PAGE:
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Thread: Wilpons money

  1. #1
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    Wilpons money

    The Wilpons were hooked on Madoff.

    The more I read the more it looks like the Wilpons had to turn a blind eye to what Madoff was doing. They were so hooked on to the money he could make them (all without needing or wanting to know how he was able to make more than anyone else)

    They took out loans just to fund their investments

    They took the money they owed players and put it in Madoff investments so they could make profits in the long run (That explains why they thought it was a good idea to hold Bonilla's money for a few years and then pay him $30 million over the next 20+ years)

    They didn't pay disability insurance premiums on players figuring they could pay off any injured players with the Madoff money.

    It wasn't just the Mets business that they used Madoff investments, they would re-finance the properties they owned and put that money into Madoff investments. (So you have to wonder about how badly they are hurting in their personal finances)

    They did all this because Madoff was making them a ton of money and they kept wanting more, and if you believe them, they never asked why he was able to do what no one else could, and they weren't even allowed to know how he was doing it.

    I guess if everything I had was being financed by one source I wouldn't ask any questions either.

  2. #2
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    They're creeps, greedy horrible mendacious creeps.

  3. #3
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    Quote Originally Posted by Marty Mcfly View Post
    They're creeps, greedy horrible mendacious creeps.
    Get off the fence and tell us how you really feel.

  4. #4
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    I guess some people have to beat the same old dead horse.

  5. #5
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    I dont think anyone would disagree that the Wilpons held Madoff in such high esteem that they ignored sound financial strategy to diversify their assets. As Ive stated all along, they were blinded by loyalty. If some people want to classify that as "greed" -- okay thats a matter of perspective.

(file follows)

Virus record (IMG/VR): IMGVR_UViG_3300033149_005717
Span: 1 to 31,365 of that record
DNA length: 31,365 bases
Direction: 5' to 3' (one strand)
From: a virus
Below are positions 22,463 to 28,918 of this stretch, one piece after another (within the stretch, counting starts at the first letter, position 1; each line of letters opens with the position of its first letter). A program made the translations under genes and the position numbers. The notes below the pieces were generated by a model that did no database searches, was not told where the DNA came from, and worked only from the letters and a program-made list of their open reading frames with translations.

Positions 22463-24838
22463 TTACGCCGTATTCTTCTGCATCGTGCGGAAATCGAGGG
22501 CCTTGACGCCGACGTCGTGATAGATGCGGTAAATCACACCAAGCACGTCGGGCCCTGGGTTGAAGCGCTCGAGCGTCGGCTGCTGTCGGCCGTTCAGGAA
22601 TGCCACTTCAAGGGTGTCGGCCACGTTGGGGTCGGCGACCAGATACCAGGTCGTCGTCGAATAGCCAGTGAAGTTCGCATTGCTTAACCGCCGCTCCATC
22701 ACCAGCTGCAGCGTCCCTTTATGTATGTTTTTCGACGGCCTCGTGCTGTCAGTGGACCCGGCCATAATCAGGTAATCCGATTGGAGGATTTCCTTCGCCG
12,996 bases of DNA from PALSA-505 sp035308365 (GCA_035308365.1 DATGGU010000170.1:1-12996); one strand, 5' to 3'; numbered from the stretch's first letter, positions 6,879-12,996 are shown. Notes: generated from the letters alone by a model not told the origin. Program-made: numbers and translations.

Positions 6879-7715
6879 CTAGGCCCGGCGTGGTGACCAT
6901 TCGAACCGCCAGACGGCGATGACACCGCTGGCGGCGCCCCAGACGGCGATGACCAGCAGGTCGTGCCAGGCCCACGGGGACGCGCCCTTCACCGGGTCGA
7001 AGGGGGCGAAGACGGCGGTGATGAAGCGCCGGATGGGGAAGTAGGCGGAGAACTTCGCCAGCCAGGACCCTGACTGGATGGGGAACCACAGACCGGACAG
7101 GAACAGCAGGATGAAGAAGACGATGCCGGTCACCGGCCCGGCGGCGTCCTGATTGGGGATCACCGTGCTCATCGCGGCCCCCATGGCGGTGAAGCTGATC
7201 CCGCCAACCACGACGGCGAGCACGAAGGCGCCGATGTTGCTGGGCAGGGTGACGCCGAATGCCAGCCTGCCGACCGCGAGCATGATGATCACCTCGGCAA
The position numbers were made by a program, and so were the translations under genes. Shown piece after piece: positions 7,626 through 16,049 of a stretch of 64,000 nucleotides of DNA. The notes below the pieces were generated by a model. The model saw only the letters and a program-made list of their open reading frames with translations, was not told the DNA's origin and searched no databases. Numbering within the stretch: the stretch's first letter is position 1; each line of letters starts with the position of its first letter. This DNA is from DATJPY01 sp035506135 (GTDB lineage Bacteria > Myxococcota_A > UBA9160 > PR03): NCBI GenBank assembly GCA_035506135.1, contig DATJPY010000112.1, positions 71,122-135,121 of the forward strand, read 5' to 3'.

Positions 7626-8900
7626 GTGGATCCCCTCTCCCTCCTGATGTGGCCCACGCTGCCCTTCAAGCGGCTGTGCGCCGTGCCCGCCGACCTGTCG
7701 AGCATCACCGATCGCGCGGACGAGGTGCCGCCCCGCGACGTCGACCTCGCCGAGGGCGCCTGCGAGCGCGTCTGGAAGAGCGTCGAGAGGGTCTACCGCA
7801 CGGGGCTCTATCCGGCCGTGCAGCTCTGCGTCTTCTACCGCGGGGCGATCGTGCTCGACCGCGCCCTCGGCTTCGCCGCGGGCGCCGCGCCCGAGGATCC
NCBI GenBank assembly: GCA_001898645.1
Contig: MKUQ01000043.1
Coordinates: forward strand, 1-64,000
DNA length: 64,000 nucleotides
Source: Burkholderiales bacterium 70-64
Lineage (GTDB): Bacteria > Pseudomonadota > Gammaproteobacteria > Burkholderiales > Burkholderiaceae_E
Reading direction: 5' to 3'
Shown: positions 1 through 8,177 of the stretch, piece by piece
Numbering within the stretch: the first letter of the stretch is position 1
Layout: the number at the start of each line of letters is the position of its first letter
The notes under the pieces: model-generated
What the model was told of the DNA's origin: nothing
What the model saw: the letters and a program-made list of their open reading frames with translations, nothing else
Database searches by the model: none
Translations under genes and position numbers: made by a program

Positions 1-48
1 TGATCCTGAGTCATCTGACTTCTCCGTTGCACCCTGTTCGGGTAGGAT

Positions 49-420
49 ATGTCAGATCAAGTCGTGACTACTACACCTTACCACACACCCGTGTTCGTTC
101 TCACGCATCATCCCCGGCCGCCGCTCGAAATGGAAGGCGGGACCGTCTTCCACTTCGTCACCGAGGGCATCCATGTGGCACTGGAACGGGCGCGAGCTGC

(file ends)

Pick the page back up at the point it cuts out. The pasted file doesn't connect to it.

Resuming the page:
Baseball Maverick: How Sandy Alderson Revolutionized Baseball and Revived the Mets
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  6. #6
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    •March 2000: Chuck Klein purchases fraud insurance to cover his holdings with Bernie Madoff purchased through Sterling Equities and holds it through 2004 while he is a business partner of Sterling Equities.
    •2000: David Katz, a Sterling partner since 1987, begins “screaming” for diversification from Bernie Madoff.
    •August 2000: Wilpon and Katz sign letters prepared by and on the authority of Madoff that hide their Madoff connection from the New York attorney general.
    •No later than February 2001: Chuck Klein advises Katz to purchase fraud insurance for his Madoff holdings.
    •June 2001: The Sterling partners look into fraud insurance, specifically its cost; determining that it is insufficient to cover even a portion of their Madoff holdings, they decline to purchase it.
    •2002: Sterling Stamos, an investment fund created expressly for Sterling Equities to diversify away from Bernie Madoff, is created, with Chuck Klein serving on the investment committee.
    •October 2003–June 2005: At Madoff's request, Saul Katz and Sterling Stamos work to create a firewall between Katz and Madoff for the express purpose of keeping Sterling Stamos’s investments with Madoff secret from the SEC.
    •October 2003–March 2005: Sterling Stamos’s due diligence reveals a high probability of fraud in Bayou Superfund, identifying the exact same types of problems that exist with Bernie Madoff. Sterling Stamos, acting on these red flags, redeems its entire investment and eventually settles with the bankruptcy trustee for 100 percent of profit and 44 percent of principal in a suit alleging Sterling Stamos had sufficient red flags to reach the “inquiry notice” threshold.
    •May 2004: To secure a $54 million loan from Madoff, Katz and Wilpon sign a document falsely characterizing the money as an investment by Madoff's wife, Ruth.